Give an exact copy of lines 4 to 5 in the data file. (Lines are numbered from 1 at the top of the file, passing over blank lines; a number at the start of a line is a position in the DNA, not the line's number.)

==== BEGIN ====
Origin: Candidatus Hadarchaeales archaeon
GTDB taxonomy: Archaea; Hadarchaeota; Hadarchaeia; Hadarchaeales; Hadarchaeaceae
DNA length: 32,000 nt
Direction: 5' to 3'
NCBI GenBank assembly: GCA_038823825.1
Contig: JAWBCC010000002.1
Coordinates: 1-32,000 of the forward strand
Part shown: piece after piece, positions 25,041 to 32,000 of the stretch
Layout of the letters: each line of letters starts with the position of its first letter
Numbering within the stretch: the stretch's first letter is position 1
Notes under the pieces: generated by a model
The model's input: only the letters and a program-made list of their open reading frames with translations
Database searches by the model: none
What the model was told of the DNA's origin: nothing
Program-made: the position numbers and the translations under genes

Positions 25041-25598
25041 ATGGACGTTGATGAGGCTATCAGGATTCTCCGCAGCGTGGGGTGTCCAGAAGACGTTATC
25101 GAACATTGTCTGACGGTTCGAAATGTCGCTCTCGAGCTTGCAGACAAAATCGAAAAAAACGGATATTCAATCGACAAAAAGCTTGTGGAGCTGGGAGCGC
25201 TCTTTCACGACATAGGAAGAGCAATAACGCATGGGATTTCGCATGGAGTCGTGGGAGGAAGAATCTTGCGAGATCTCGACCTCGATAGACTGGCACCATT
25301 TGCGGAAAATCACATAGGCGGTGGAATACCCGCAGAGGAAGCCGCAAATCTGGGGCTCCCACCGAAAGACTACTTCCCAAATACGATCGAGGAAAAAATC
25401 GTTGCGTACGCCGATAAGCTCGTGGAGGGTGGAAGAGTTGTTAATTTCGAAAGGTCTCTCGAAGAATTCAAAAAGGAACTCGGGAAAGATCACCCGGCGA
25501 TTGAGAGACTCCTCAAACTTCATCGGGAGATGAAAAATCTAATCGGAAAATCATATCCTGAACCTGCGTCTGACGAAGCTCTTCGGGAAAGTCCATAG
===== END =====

Direction: 5' to 3'
NCBI GenBank assembly: GCA_038823825.1